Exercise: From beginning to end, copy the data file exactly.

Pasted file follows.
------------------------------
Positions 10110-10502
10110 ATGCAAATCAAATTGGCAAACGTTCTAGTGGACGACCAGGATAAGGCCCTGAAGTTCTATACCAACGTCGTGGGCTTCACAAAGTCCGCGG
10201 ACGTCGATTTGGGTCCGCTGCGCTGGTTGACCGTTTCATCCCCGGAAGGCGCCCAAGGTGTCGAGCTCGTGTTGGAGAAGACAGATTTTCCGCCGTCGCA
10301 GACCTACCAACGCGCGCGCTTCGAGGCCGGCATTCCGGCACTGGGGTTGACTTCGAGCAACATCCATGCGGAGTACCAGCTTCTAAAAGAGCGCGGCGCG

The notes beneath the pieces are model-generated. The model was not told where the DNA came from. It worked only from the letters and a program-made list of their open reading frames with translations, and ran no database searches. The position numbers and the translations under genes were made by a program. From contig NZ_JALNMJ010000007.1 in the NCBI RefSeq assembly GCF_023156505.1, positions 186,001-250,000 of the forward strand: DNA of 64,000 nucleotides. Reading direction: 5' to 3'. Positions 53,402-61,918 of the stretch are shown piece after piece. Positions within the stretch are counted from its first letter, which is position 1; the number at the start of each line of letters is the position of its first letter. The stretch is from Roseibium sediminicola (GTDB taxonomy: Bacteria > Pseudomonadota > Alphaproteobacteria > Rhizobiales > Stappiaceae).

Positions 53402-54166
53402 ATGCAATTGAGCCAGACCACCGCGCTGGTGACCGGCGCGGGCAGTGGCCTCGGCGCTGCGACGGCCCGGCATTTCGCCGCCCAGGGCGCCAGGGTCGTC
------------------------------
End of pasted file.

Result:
Positions 10110-10502
10110 ATGCAAATCAAATTGGCAAACGTTCTAGTGGACGACCAGGATAAGGCCCTGAAGTTCTATACCAACGTCGTGGGCTTCACAAAGTCCGCGG
10201 ACGTCGATTTGGGTCCGCTGCGCTGGTTGACCGTTTCATCCCCGGAAGGCGCCCAAGGTGTCGAGCTCGTGTTGGAGAAGACAGATTTTCCGCCGTCGCA
10301 GACCTACCAACGCGCGCGCTTCGAGGCCGGCATTCCGGCACTGGGGTTGACTTCGAGCAACATCCATGCGGAGTACCAGCTTCTAAAAGAGCGCGGCGCG

The notes beneath the pieces are model-generated. The model was not told where the DNA came from. It worked only from the letters and a program-made list of their open reading frames with translations, and ran no database searches. The position numbers and the translations under genes were made by a program. From contig NZ_JALNMJ010000007.1 in the NCBI RefSeq assembly GCF_023156505.1, positions 186,001-250,000 of the forward strand: DNA of 64,000 nucleotides. Reading direction: 5' to 3'. Positions 53,402-61,918 of the stretch are shown piece after piece. Positions within the stretch are counted from its first letter, which is position 1; the number at the start of each line of letters is the position of its first letter. The stretch is from Roseibium sediminicola (GTDB taxonomy: Bacteria > Pseudomonadota > Alphaproteobacteria > Rhizobiales > Stappiaceae).

Positions 53402-54166
53402 ATGCAATTGAGCCAGACCACCGCGCTGGTGACCGGCGCGGGCAGTGGCCTCGGCGCTGCGACGGCCCGGCATTTCGCCGCCCAGGGCGCCAGGGTCGTC